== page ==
A French court has convicted the Church of Scientology of fraud, but stopped short of banning the group from operating in France. Two branches of the group's French operations and its leader in France have been fined, reports say. The case came after complaints from two women, one of whom said she was pressured into paying more than 20,000 euros (£18,100) for expensive products. France regards Scientology as a [b]sect[/b], not a [b]religion[/b].Aren't they the same thing :P
You have to hand it to the French. Sometimes Gallic, um, disdain for the rest of the world can actually be to the benefit of all.
As for the difference between a sect and a religion, it is to be found in the extent and severity of infighting its adherents engage in: When they start forming factions and baying for one another’s blood, it goes from being one sect to being two or more religions. As this hasn’t happened in scientology yet, it seems that the French have got it right…
i don’t understand how a woman can be stupid enough to spend so much money on such useless enterprises ‘because the church told her to’. and then the french courts use this woman’s stupidity to take the church to court? would it not be better if people were actually held accountable for their actions? pertaining to the church’s ‘manipulation’ AND the ‘victims’ idiocy? i think it becomes a dangerous game when official institutions such as a court become too involved in religious shenanegans. the courts should be protecting people from many things, but people should not rely on the courts to protect them from religious nuts and their so-called ‘pressure’ they put on their ‘followers’. these silly women CHOSE to convert to the religion in the first place.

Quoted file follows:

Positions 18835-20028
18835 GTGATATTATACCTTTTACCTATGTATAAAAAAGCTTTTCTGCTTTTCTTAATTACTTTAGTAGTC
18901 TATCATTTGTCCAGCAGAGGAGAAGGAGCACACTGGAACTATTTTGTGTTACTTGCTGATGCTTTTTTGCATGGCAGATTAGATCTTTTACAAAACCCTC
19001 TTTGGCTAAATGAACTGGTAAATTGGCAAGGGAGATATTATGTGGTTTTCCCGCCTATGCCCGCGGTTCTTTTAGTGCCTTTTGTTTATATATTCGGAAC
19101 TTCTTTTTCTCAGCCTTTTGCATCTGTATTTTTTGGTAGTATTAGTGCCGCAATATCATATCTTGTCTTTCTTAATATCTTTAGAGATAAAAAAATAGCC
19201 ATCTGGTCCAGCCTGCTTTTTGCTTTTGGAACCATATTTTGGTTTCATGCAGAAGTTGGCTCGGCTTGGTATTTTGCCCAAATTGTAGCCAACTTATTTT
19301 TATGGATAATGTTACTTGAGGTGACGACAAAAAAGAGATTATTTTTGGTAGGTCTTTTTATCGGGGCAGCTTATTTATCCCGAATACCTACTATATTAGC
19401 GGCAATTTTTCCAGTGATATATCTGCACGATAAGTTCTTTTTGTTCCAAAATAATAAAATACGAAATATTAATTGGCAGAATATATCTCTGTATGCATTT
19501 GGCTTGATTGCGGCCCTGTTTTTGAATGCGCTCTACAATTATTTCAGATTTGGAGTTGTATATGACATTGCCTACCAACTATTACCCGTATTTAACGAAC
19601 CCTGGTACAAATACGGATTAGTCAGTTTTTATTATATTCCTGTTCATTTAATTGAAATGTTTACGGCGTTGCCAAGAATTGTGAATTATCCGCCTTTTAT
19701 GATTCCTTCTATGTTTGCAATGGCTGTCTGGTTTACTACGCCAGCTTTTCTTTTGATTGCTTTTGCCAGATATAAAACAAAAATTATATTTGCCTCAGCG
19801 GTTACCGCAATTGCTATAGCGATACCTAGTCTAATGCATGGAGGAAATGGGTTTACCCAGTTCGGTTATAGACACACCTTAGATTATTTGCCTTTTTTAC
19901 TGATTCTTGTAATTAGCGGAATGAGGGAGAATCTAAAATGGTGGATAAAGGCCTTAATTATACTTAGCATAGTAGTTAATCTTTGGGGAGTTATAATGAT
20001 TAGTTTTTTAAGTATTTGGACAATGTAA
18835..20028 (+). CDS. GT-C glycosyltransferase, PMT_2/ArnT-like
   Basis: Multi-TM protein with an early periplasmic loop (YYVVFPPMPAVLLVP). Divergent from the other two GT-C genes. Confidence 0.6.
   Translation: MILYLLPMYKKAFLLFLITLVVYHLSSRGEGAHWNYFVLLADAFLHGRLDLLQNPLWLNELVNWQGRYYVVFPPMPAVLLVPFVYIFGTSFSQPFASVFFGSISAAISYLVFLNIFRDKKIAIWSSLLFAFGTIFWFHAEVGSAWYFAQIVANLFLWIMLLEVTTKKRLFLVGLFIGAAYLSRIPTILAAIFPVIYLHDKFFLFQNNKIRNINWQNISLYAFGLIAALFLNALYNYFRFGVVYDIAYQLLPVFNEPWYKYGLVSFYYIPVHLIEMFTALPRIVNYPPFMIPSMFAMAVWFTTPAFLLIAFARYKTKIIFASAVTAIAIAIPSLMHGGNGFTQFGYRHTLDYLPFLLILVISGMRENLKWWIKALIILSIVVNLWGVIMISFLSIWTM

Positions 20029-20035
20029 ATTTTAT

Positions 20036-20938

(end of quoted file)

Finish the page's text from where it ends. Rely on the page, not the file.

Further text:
A charge of fraud, which is what the French court contemplated and ruled on, implies that the alleged criminal act involved the premeditated extraction of money or other considerations under false pretences. The gullibility of those who were suckered is very much a tangential issue, one that does not mitigate the crime itself. “The victim asked for it” is hardly an adequate defence for a murder even if it was true. As a matter of fact, an argument could be made that those who were defrauded were victims owing to slightly diminished capacity in the first place, and therefore all the more deserving of the state’s protections.
But sure enough, in an ideal world where rationality holds sway, the CoS would be completely starving for members.